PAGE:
Louis L. Chodoff handles labor and employment law counseling and litigation associated with harassment, discrimination, wage and hour, whistleblower, wrongful discharge, and restrictive covenant disputes.

Mr. Chodoff litigates in state and federal courts as well as in various administrative agencies such as the New Jersey Department of Labor, New Jersey Division on Civil Rights, New Jersey Office of Administrative Law, Pennsylvania Human Relations Commission, and the Equal Employment Opportunity Commission. He counsels his clients on the employment and labor law implications of corporate acquisitions and advises employers on all aspects of labor and employment law, including discharge and discipline decisions, employee safety and workplace violence issues, drug and alcohol testing issues, training protocols, leave of absence decisions, wage and hour issues, and downsizing.

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Patricia Smith, Ballard Spahr Law Firm, New Jersey, Labor and Employment Litigation Attorney
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Patricia A. Smith represents management in all areas of employment and labor law and litigation. She has experience in a variety of industries, including health care, transportation, refining, manufacturing, construction, and commercial lending. Ms. Smith regularly provides advice and counseling to employers concerning the implementation of reductions in force and other difficult employment decisions. She also practices traditional labor law and regularly handles labor arbitrations, union organizing campaigns, collective bargaining negotiations, and unfair labor practice...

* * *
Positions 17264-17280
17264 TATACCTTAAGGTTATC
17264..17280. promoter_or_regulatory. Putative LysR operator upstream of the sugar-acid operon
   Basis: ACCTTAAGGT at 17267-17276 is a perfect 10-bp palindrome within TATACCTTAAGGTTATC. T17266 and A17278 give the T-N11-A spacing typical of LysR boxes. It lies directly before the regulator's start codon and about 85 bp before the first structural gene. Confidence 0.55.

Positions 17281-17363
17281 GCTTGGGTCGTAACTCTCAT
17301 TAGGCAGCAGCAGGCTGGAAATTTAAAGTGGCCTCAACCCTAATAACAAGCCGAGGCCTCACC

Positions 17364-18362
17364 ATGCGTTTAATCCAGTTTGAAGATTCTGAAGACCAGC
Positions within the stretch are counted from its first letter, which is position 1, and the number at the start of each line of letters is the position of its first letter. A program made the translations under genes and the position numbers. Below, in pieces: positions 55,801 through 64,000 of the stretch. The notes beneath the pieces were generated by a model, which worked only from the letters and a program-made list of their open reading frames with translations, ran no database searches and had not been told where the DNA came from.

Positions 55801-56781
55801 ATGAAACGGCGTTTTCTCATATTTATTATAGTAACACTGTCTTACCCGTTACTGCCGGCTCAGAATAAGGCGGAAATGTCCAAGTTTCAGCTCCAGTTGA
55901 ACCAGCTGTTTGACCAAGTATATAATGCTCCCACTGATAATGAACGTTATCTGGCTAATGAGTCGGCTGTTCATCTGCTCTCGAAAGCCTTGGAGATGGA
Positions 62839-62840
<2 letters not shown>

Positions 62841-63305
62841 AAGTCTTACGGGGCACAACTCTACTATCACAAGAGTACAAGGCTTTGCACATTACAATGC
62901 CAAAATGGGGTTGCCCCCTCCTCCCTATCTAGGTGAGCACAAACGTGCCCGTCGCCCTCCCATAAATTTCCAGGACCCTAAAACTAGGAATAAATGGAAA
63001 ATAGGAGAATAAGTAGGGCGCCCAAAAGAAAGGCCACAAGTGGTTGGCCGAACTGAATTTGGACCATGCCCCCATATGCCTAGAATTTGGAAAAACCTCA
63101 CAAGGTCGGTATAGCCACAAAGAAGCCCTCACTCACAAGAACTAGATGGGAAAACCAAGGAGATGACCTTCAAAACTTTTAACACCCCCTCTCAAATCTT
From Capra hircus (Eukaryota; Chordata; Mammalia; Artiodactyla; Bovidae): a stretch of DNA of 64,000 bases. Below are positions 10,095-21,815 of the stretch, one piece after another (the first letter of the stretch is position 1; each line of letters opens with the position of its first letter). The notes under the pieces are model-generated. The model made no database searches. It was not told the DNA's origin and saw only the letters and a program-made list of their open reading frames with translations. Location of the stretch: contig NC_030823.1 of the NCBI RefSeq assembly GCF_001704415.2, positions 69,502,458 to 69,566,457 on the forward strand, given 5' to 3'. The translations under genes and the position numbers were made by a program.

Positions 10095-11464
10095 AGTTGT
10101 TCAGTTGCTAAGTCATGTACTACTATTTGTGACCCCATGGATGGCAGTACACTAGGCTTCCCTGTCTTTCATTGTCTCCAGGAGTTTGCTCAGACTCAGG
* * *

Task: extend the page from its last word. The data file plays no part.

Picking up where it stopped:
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Tara Humma Litigation Attorney
Associate

Tara L. Humma is an associate in the Litigation Department who focuses on labor and employment matters. Tara defends clients in all phases of employment litigation, from initial pleadings, discovery, and motion practice to trial preparation and appeals. She represents employers in hearings before administrative agencies, arbitrators, and hearing officers appointed under contractual grievance procedures. Tara also regularly counsels employers in the application of various state and federal employment laws, civil service regulations, and collective bargaining agreements.